The decline in market interest rates over the past several months has been accompanied by declines in conventional and VA/FHA mortgage rates. Although this is good news for home buyers, it may not be good news for owners of certain single-family mortgage revenue bonds that have been issued by the various state housing authorities, especially during 1984.

Proceeds from the sale of a mortgage revenue bond issue are used to purchase mortgages with lower interest rates for individuals who qualify for the programs. The lower rates on the mortgages attract people to the program. However, as interest rates decline, as they have now, rates on regular conventional and VA/FHA mortgages fall below the rates of the mortgages being used and purchased in the state programs.

Generally, these state programs provide for a period of time in which all of the bond proceeds must be used to originate mortgages. That "origination period" usually runs anywhere from 8 months to one year from the settlement date on the bond issue. Most state authorities provide for an "extraordinary" redemption feature in case a large percentage of the bond proceeds have not been used to purchase mortgages by the end of the origination date. This call feature provides that the unused bond proceeds will be used to call in, or redeem, outstanding bonds.

When this extraordinary call feature is exercised, it creates three problems for the bond owners of that particular single-family mortgage issue. First, the bonds are likely to have high coupons on them which will be lost. Second, the owner may have purchased them at a premium, that is, at a price above par ($1,000 a bond), for example, 105 ($1,050 a bond). Because the bond is redeemed at par, the premium is lost. Finally, if the bonds are redeemed, the interest rate environment will be much lower (as it is now when compared with 1984), which makes the reinvestment of these proceeds difficult because current bond rates are between 200 and 400 basis points lower than on the redeemed issue. A basis point is one-one hundredth of a percentage point.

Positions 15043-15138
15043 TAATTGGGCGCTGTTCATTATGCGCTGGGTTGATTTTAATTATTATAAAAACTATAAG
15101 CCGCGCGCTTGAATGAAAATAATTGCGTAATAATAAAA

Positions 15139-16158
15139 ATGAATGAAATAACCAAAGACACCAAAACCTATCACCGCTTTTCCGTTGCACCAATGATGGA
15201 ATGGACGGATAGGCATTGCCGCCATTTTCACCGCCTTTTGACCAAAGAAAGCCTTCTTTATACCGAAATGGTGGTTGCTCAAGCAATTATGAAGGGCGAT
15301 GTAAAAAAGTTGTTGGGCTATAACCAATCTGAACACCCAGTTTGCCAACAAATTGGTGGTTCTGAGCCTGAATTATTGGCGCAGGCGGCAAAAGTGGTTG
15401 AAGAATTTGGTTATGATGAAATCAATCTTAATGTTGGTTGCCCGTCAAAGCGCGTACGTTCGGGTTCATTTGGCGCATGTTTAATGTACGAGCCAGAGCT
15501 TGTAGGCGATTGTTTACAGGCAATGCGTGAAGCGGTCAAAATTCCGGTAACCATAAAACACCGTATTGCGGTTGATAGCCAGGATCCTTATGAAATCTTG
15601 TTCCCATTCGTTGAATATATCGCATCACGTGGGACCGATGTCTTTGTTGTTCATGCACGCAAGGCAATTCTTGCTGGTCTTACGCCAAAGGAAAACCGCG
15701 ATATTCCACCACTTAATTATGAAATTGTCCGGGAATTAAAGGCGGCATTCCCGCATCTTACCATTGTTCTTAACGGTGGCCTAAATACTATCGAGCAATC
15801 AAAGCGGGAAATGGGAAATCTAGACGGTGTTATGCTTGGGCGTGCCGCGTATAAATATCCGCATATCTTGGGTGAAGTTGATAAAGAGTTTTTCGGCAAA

Rhonda Rosenberg, a municipal analyst for Drexel Burnham, mentioned two issues that possibly could exercise this extraordinary redemption feature. They are the Texas Housing Agency and the Hawaii Housing Authority, single-family mortgage issues issued in 1984.

Consequently, investors looking at outstanding mortgage issues should check first to see how much time is left in the origination period. If the period is almost over and a sizeable amount of unused bond proceeds remain, see what strategies, if any, the agency plans to use to stimulate the demand for the bond-financed mortgages. And in your investment decision to purchase bonds selling above par, you should consider the potential for a capital loss if the bonds are called at par and were purchased at a premium.

We will provide more names of issues that could be subject to an extraordinary call at a later date.

This week, the Treasury will offer three issues in minimums of $1,000. A four-year note will be sold on Tuesday, a seven-year note on Wednesday and a 20-year bond on Thursday. These issues should return 9.50 percent, 10.20 percent and 10.70 percent respectively. Lebherz has 25 years experience in fixed-income investments.